Immune-metabolic response of Caenorhabditis elegans to Enterococcus faecalis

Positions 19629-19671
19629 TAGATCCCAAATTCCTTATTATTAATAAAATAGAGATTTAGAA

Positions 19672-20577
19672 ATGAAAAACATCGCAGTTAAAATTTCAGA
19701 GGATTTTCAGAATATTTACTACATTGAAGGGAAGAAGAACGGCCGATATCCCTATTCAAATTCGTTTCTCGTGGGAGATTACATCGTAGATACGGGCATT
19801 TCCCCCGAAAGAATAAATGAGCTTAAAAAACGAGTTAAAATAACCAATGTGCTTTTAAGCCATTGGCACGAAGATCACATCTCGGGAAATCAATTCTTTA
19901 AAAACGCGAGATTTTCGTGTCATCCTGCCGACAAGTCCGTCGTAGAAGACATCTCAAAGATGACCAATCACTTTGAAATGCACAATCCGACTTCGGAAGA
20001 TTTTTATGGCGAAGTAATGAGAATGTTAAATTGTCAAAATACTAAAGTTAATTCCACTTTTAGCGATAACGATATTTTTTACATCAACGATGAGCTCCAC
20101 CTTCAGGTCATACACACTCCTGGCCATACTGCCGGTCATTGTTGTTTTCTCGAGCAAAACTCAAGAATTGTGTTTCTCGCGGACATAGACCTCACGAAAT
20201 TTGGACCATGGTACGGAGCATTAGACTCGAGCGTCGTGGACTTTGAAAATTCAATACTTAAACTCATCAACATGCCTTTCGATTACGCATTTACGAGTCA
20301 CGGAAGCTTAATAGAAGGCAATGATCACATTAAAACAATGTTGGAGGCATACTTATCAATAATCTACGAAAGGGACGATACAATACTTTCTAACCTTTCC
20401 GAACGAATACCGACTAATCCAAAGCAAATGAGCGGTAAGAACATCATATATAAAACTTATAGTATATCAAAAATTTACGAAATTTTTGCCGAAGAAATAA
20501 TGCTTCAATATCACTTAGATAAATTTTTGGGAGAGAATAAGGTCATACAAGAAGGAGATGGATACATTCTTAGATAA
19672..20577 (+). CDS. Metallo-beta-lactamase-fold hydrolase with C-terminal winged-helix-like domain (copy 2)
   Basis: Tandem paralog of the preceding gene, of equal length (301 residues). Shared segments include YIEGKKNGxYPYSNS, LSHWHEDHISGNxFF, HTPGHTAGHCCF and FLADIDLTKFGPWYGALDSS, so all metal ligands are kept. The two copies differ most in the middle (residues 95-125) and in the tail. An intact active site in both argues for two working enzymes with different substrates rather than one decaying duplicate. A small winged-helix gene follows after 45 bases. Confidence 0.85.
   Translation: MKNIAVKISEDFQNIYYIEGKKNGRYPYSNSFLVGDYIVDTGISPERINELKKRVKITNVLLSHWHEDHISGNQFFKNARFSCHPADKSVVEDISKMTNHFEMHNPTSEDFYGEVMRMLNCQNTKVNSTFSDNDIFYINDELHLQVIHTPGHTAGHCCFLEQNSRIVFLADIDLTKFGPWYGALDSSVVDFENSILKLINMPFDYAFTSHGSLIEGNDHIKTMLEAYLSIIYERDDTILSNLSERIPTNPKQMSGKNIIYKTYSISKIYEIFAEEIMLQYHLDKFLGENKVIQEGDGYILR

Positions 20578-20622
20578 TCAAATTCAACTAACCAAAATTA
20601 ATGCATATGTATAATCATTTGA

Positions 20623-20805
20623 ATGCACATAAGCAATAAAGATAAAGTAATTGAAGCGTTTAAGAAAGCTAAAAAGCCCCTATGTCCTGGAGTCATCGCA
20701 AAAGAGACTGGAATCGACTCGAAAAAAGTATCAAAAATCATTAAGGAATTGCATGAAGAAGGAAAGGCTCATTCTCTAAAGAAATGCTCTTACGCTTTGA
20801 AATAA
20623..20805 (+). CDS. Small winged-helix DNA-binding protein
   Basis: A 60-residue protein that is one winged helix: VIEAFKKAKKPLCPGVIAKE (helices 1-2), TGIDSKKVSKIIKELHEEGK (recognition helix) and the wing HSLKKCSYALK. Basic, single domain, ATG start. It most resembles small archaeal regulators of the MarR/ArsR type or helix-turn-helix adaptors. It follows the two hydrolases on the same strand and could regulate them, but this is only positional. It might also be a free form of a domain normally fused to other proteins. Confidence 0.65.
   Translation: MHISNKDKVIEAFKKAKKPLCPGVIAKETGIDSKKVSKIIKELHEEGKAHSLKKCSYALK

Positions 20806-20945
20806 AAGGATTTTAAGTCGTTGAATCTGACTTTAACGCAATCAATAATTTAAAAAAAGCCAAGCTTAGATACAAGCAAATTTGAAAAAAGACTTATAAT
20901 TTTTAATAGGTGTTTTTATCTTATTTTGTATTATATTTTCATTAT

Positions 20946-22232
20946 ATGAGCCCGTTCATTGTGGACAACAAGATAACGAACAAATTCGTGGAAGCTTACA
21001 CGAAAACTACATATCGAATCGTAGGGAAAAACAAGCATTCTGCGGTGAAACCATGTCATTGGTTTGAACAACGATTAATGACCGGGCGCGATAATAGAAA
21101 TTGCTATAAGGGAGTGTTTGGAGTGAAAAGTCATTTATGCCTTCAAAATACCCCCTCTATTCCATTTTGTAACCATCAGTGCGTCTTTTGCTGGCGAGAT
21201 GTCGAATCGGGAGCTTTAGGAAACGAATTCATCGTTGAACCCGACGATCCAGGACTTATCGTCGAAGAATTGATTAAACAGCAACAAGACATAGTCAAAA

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Immune response to pathogens is energetically expensive to the host. In this study, we show that Caenorhabditis elegans exposed for 8 hours to pathogenic Gram-positive bacteria, Enterococcus faecalis and Staphylococcus aureus, and pathogenic yeast, Cryptococcus neoformans, undergoes complete breakdown of lipid droplets (LDs) which are the major energy reserves in the nematode. We also show that C. elegans fed on pathogenic Gram-negative bacteria, Pseudomonas aeruginosa and Salmonella typhimurium, undergoes a slower rate of LD breakdown, with depletion beginning only around 12-24 hours. Our study, suggests that rapid LD hydrolysis by E. faecalis diet is due to nutritional stress and not due to the presence of toxins. E. faecalis diet causes defects in growth, carbohydrate levels, and brood size in adult C. elegans and developmental arrest in larval animals. In agreement to the early LD depletion, we also find that E. faecalis diet, similar to starvation stress, causes a transcriptional response resulting in dis-homeostasis in the expression of lipid metabolic genes. We report the induction of lipases, beta-oxidation enzymes, glyoxylate pathway, and gluconeogenesis in E. faecalis-fed animals. There is also a concomitant decrease in the expression of genes involved in lipid synthesis. Similar genes are dysregulated even in starved animals. We find that LD utilization appears to be a protective response, and C. elegans survival on E. faecalis can be boosted by an increase in lipid stores via dietary or genetic manipulation. Additionally, we find that NHR-49, the homolog of mammalian PPARα, regulates the immune-metabolic axis of survival in C. elegans by modulating breakdown of lipids as well as immune effector production upon E. faecalis exposure. Our findings reveal a facet of nutritional immunity wherein lipid droplet homeostasis plays a central role in governing nematode-microbe interactions.